Rejoice With Weeping

Introduction:

Sometimes we weep because we are so happy.  Other times we weep because we are so sad.  Sometimes we have joy and sadness at the same time.  It is through joy in the Lord that we can find joy even in sadness.

 

  1. Why was this message given to Jeremiah? - Jeremiah 31:16

In Israel’s darkest time a message of hope was given.  This message was given just before the Jews were taken into captivity of Babylon.

 

  1. Why is the cry in Ramah? – Jeremiah 31:15

Ramah was the point at which Nebuchadnezzar assembled the people of Judah for their long trek into the captivity of Babylon (Jeremiah 40:1).

 

  1. Who is Rachel?

The voice is that of a woman who is weeping bitterly. She is Rachel, the wife of Jacob. Figuratively speaking, Rachel, who had died a millennium earlier, is lamenting her lost “children,” i.e., her distant offspring. Who are these children? Rachel was the mother of both Joseph and Benjamin. Joseph was the father of Ephraim and Manasseh, both of whom were of Israel, while Benjamin was of Judah. Hence to weep for her children signified a bitter lamentation over the entire nation.  [Christian Courier, Rachel’s Tears]

 

  1. Why would Rachel be crying? - Jeremiah 31:15

In verses 12 and 13 you have God’s people singing.  In verse 15 God’s people are crying.  As the Babylonians came and took many captives to Babylon they killed many children along the way.  The bad news is, God’s people will suffer and be in captivity.  The good news is, it will not always be like that.

 

  1. How does this apply to the birth of Christ? - Matthew 2:16-18

Just as God’s people suffered under Babylon but had hope of salvation so they did in the time of Jesus’ birth also.  Herod, a Jewish king ordered the execution of all male children 2years old  and under.

 

  1. Why would a Jewish king order this decree? - Matthew 2:1-3

Herod the Great was a Jewish convert who desperately would defend his throne and show allegiance to Rome.  This new King baby was a threat to Herod’s throne.

 

  1. Was Herod expecting a new king? - Matthew 2:4, 5

It appears as though he wasn’t expecting the baby king for he called for and demanded answers from the chief priests and scribes.

 

  1. Are Godly people the only ones interested in prophecy? – Matthew 2:7, 8

The Bible is accurate and you don’t even need a relationship with God to see that.  Herod was using Bible prophecy for his own purposes and to see how he could benefit from it.  He wants to know everything about the Messiah now.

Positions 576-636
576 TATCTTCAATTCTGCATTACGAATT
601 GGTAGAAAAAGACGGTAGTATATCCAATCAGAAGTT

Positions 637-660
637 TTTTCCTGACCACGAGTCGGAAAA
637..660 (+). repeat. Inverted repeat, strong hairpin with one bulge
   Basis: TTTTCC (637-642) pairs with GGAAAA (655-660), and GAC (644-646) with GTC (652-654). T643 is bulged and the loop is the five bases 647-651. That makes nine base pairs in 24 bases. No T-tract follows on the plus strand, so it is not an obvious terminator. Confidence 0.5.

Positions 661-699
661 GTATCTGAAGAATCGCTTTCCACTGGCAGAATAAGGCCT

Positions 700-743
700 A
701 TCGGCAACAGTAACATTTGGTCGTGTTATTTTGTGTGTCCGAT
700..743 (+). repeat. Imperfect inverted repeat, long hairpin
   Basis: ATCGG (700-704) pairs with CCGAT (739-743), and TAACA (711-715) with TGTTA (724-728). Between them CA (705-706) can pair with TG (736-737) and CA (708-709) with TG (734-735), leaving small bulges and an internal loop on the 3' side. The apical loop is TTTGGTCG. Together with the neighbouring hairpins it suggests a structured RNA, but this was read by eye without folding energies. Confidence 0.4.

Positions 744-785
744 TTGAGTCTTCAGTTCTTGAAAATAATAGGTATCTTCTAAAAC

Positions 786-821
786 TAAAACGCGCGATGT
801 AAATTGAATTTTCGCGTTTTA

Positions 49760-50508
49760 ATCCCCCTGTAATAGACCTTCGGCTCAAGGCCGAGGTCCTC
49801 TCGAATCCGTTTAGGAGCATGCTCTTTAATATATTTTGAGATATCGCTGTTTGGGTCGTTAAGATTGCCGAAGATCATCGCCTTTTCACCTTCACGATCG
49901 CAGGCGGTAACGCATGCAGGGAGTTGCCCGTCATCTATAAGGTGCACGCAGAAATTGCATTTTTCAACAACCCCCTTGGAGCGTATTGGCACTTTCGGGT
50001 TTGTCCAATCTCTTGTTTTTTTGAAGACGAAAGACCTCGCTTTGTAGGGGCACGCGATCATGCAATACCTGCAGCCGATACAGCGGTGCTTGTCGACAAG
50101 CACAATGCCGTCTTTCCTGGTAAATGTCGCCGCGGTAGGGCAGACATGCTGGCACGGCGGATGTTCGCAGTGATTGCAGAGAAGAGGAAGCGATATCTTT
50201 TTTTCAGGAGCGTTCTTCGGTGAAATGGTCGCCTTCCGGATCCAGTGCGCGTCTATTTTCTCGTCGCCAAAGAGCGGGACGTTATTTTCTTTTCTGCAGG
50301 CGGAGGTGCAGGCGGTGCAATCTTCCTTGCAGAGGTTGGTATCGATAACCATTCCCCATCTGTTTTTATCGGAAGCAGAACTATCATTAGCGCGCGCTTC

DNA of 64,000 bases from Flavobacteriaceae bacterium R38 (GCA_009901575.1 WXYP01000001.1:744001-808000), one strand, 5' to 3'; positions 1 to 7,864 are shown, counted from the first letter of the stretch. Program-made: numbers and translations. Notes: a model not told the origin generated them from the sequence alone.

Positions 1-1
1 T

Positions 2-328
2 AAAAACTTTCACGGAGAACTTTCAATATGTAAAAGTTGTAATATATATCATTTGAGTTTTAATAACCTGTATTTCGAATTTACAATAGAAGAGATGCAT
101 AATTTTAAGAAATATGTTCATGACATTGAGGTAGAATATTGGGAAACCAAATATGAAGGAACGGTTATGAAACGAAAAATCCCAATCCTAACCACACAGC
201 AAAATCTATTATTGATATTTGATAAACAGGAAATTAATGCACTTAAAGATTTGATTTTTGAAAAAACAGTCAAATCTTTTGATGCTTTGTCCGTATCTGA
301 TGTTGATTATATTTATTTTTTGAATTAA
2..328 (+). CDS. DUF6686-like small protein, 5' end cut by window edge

1. Is it possible for man to thwart God’s plan? - Matthew 2:9, 10

Even though Jesus life was on the line God still went forward with His plan.  It is through the trails of our lives that we see His power and protection.

 

  1. How did God intervene with the wise men? - Matthew 2:12

God not only protected Jesus but He also protected the wise men.  Because of their devotion to God, He kept them from being responsible for the death of baby Jesus.  They would have reported what they saw which would have led Herod directly to Jesus.

 

  1. What was Herod’s reaction to the wise men’s strategy? - Matthew 2:16-18

Herod unleashed his wrath on Bethlehem.  This was but a small town that suffered immense loss.

 

  1. What hope do the mothers of these children have? - Jeremiah 17:7, 1 Peter 1:3

We have this blessed hope that those parents will one day be reunited with their children.  This is a blessed hope (Titus 2:13) because this is what the life and death of Christ was all about.

 

 

Conclusion:

            Have you experienced the pain of losing someone?  Have you faced hardships in life that may not even end until Jesus comes back?  The good news is that because Jesus was born to die we may have eternal life.  Will you make this Christmas season more than gifts and parties?  Will you help another person see exactly what it is that Jesus has done for you?

 

Amen

 

     The word of God came to the Israelites in bondage to gather their children into their houses and to mark the doorposts of their houses with blood from a lamb, slain. This prefigured the slaying of the Son of God and the efficacy of His blood, which was shed for the salvation of the sinner. It was a sign that the household accepted Christ as the promised Redeemer. It was shielded from the destroyer's power. The parents evidenced their faith in implicitly obeying the directions given them, and the faith of the parents covered themselves and their children. They showed their faith in Jesus, the great Sacrifice, whose blood was prefigured in the slain lamb. The destroying angel passed over every house that had this mark upon it. This is a symbol to show that the faith of the parents extends to their children and covers them from the destroying angel.

     God sent a word of comfort to the bereaved mothers of Bethlehem that the weeping Rachels should see their children coming from the land of the enemy. Christ took little children in His arms and blessed them and rebuked the disciples who would send away the mothers, saying, "Suffer little children, and forbid them not, to come unto me: for of such is the kingdom of heaven" (Matthew 19:14).  

     Christ blessed the children brought to Him by the faithful mothers. He will do this now if mothers will do their duty to their children and teach their children and educate them in obedience and submission. Then they will bear the test and will be obedient to the will of God, for parents stand in the place of God to their children.

 

[Selected Messages Vol. 3 p. 314 E.G.W.]